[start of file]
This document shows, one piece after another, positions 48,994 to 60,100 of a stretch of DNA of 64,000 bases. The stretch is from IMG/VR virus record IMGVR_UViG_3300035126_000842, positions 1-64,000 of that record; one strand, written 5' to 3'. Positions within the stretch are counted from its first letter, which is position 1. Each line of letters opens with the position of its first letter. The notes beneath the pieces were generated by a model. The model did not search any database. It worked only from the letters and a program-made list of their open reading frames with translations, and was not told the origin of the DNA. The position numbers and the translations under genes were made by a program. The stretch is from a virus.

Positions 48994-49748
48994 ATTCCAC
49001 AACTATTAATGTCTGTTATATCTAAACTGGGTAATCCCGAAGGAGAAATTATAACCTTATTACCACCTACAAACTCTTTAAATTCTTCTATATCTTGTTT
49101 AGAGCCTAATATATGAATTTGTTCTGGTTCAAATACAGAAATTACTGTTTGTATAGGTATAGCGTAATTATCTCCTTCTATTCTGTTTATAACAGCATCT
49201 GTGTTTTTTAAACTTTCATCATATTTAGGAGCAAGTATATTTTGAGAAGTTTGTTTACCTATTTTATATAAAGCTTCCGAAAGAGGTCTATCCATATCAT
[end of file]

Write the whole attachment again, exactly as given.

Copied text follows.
This document shows, one piece after another, positions 48,994 to 60,100 of a stretch of DNA of 64,000 bases. The stretch is from IMG/VR virus record IMGVR_UViG_3300035126_000842, positions 1-64,000 of that record; one strand, written 5' to 3'. Positions within the stretch are counted from its first letter, which is position 1. Each line of letters opens with the position of its first letter. The notes beneath the pieces were generated by a model. The model did not search any database. It worked only from the letters and a program-made list of their open reading frames with translations, and was not told the origin of the DNA. The position numbers and the translations under genes were made by a program. The stretch is from a virus.

Positions 48994-49748
48994 ATTCCAC
49001 AACTATTAATGTCTGTTATATCTAAACTGGGTAATCCCGAAGGAGAAATTATAACCTTATTACCACCTACAAACTCTTTAAATTCTTCTATATCTTGTTT
49101 AGAGCCTAATATATGAATTTGTTCTGGTTCAAATACAGAAATTACTGTTTGTATAGGTATAGCGTAATTATCTCCTTCTATTCTGTTTATAACAGCATCT
49201 GTGTTTTTTAAACTTTCATCATATTTAGGAGCAAGTATATTTTGAGAAGTTTGTTTACCTATTTTATATAAAGCTTCCGAAAGAGGTCTATCCATATCAT